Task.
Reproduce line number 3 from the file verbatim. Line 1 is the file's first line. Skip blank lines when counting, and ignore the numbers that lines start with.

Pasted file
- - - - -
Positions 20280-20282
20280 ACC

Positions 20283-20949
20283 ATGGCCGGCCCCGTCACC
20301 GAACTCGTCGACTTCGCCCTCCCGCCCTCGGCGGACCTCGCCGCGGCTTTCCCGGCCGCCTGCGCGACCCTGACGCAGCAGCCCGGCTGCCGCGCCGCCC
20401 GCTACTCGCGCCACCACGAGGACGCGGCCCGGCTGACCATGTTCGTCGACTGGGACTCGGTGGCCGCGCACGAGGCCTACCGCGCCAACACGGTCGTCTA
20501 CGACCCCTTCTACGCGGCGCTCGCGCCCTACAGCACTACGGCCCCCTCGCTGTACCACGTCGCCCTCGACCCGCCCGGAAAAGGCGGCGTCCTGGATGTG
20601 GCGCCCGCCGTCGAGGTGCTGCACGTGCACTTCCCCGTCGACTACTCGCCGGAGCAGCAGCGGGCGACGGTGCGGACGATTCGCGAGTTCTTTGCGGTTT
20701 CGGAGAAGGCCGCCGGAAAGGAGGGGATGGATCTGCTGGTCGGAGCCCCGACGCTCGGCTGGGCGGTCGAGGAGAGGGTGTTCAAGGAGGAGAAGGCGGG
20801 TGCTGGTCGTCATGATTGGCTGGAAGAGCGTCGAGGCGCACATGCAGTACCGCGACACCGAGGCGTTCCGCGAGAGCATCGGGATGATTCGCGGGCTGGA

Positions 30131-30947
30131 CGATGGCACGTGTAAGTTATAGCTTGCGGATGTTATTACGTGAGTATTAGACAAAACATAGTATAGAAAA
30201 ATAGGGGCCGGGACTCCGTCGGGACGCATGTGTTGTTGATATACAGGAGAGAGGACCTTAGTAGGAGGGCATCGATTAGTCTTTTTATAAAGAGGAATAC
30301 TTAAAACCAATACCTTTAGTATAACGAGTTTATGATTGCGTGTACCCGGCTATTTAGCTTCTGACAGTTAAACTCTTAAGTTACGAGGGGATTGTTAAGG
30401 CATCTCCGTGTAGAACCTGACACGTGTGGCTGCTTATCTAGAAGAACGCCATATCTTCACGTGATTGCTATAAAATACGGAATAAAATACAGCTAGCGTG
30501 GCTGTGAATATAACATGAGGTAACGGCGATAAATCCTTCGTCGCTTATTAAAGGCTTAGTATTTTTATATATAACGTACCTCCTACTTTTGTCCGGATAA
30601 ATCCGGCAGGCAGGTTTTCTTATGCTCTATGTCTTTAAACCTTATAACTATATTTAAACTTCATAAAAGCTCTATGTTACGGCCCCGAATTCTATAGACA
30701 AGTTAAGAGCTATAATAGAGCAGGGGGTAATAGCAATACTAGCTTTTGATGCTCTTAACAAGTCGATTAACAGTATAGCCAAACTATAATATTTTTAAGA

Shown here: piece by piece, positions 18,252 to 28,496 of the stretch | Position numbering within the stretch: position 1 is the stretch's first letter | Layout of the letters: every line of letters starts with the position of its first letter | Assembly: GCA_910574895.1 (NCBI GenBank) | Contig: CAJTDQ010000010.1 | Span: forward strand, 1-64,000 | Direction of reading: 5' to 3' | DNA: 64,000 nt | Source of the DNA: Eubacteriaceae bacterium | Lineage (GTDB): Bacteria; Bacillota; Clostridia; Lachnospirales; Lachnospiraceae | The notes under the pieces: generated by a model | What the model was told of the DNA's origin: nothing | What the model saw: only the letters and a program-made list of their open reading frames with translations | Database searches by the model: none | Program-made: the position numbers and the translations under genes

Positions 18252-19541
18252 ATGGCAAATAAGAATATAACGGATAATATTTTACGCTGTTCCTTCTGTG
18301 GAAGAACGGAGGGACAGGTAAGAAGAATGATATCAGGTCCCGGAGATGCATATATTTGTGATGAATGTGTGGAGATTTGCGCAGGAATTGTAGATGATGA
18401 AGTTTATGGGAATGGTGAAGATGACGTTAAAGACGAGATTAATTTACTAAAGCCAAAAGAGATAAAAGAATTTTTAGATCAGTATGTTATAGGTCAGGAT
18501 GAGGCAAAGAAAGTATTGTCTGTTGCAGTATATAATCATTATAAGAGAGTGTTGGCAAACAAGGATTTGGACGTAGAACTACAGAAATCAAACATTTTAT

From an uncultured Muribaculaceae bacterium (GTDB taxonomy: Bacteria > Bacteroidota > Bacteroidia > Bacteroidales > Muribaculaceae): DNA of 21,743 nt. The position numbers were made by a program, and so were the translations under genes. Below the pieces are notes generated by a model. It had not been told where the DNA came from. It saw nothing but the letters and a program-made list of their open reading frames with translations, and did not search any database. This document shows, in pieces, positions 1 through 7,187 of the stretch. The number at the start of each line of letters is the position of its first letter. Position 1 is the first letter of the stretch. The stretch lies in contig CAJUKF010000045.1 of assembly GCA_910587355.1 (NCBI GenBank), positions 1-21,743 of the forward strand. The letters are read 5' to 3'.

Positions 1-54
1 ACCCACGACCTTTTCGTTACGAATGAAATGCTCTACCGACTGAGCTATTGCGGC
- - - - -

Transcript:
Positions 20283-20949